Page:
Getting Realistic About Your Data Recovery Goals
A zero-byte recovery point objective system -- a system that will lose zero bytes of data in a catastrophe -- can be done. It's just very expensive to put in place, and not all systems are worth the splurge. Are you planning on performing local or remote data protection and recovery, or both? Do you need a replication solution that's synchronous or asynchronous?
Recovery point objective (RPO) metrics are commonly defined as how much data a system can afford to lose without endangering business processes. Let's face facts: Some applications require zero-data-loss protection both within one site and between sites. These applications move millions of dollars or potentially company-crashing information in every byte they process, and so justify the complexity and cost of zero-byte RPO.
However, using the same type of protection solution to provide recovery for all of your corporate data intra- and inter-site can produce an unworkable solution that costs much more than the data is worth. Establishing realistic RPO numbers will allow you to plan for what the systems need without breaking the bank or the corporate data systems.
This article will help you to determine what's available in the disaster recovery (DR) market in general, and how to determine which DR tools your systems will need.
The Where's and How's
First, are you planning on performing local or remote data protection and recovery, or both? Local solutions don't have to worry about bandwidth and latency, and they have the added benefit of not requiring middleware and end-users to seek a new IP address for resources that have failed over. Remote recovery allows for applications to survive a site failure, but must play by much tighter bandwidth and latency restrictions than local networks provide.
Next, do your applications require zero-byte RPO metrics, or not? In the majority of cases, the answer is a solid "no." Keep in mind that systems such as file servers can't leverage this technology effectively to begin with. Microsoft Office and many other popular document applications will cache all changes locally on the user's workstation until the document or file is saved, at which point they write the whole thing to disk. So even a zero-byte replication solution will not save any data loss that happens because the users haven't saved the files yet. Add to this the fact that the write operations are done periodically, not in real time, and a real-time synchronous solution (see below) doesn't have significant advantages over other solution sets.
Secondly, many applications do write business data over time, but most businesses can afford to lose even up to several minutes of that data without significant impact to the business as a whole. It is a tough decision to say that some applications will not recover every byte of data, but one that is well justified by the saving in infrastructure costs.
Synchronous or Asynchronous?
There are two types of continuous replication solutions widely available on the market today. They are synchronous data-replication systems (commonly part of disk-based tools) and asynchronous solutions (typically host-based/software based). Both have advantages and disadvantages, and both may have a place within your organization when you do not need true zero-byte RPO for everything.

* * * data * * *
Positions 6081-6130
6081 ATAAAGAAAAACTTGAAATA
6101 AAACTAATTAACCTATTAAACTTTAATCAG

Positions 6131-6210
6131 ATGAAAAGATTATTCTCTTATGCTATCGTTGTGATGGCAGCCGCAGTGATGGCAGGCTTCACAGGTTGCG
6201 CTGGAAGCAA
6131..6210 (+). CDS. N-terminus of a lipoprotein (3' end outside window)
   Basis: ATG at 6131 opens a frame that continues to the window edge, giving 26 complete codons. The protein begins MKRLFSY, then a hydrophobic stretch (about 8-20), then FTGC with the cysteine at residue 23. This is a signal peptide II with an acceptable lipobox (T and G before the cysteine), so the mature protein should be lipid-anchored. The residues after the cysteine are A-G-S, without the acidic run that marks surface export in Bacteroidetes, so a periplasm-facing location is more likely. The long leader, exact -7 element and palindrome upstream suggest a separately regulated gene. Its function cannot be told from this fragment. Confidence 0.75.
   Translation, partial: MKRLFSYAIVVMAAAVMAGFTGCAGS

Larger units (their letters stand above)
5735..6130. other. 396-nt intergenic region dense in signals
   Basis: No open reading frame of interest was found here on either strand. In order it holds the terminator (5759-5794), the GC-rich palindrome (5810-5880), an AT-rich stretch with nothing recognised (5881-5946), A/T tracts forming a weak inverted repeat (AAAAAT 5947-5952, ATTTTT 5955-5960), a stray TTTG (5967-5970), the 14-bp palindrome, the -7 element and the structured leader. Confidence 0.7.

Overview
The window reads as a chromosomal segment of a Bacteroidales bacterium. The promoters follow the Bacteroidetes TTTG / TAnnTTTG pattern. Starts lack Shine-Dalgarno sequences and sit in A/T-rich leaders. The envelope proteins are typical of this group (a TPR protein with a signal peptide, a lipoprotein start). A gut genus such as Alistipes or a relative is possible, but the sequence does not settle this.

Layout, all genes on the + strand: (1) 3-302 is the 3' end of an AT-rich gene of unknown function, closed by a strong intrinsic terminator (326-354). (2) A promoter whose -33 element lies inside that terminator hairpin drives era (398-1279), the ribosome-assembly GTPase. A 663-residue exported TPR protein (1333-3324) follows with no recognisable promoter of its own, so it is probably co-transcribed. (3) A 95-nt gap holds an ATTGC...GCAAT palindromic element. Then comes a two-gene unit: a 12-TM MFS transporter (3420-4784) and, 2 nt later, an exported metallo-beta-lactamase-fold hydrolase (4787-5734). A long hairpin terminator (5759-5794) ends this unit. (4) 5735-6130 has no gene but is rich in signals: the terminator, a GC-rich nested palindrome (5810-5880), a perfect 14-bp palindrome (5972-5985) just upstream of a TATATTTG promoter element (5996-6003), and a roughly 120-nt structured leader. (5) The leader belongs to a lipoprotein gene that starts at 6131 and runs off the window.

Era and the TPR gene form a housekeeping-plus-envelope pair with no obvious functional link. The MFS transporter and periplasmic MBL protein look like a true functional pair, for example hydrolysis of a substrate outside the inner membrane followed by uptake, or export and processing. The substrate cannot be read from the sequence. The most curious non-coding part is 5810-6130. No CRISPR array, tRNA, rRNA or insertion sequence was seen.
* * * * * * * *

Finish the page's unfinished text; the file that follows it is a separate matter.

Synchronous solutions ensure that every I/O (input/output) operation destined for the primary disk system is first written to the secondary. These two-phase-commit solution sets have the benefit of offering true zero-byte RPO for any system that can run on them. The drawback is that you must have extremely high bandwidth and extremely low latency between the two disk systems.
Locally, where LAN (local area network) speeds and fiber fabric networks are common, this isn't an issue. Across a WAN (wide area network) connection, though, you could cause significant slowdowns in performance as the application is forced to wait for disk writes to the remote system before it can write to the local system. Also note that you typically need the same disk systems at both sides of the equation, which can significantly raise your budget numbers.
Asynchronous solutions are typically byte or block-level systems that intercept I/O operations in the file system of the operating system itself. They then allow the original I/O to commit to disk while they send a copy to the secondary system and make the write happen there. The benefits to this type of solution are that you can support them over much higher latency and lower bandwidth links than synchronous tools.
The drawback is that there could be seconds or minutes of RPO, just due to the nature of networking and latency. Modern systems will allow for re-transmission and buffering, eliminating worries about data consistency, but you may lose any data not replicated to the secondary system if the primary should fail. Conversely to synchronous systems, host-based solutions also tend to tolerate differences in hardware well.
Now to put it all together: If your systems both require zero-byte RPO due to business or logistic concerns, and the applications in question can make effective use of synchronous solutions, then you can provide real-time, zero-byte RTO by leveraging disk-based replication in synchronous mode.
If any other combination of constraints is in place (applications don't take advantage, latency is too high, business case doesn't justify infrastructure, etc.), then asynchronous solutions will permit effective protection with an acceptable RPO metric. You will probably find that a combination of both types of protection are worthwhile, and knowing which systems should leverage which types of protection then becomes vital to your budget process. One size does not fit all, so determine your RPO's realistically to find the right fit for your organization.
Mike Talon is an enterprise systems engineer at Double-Take Software.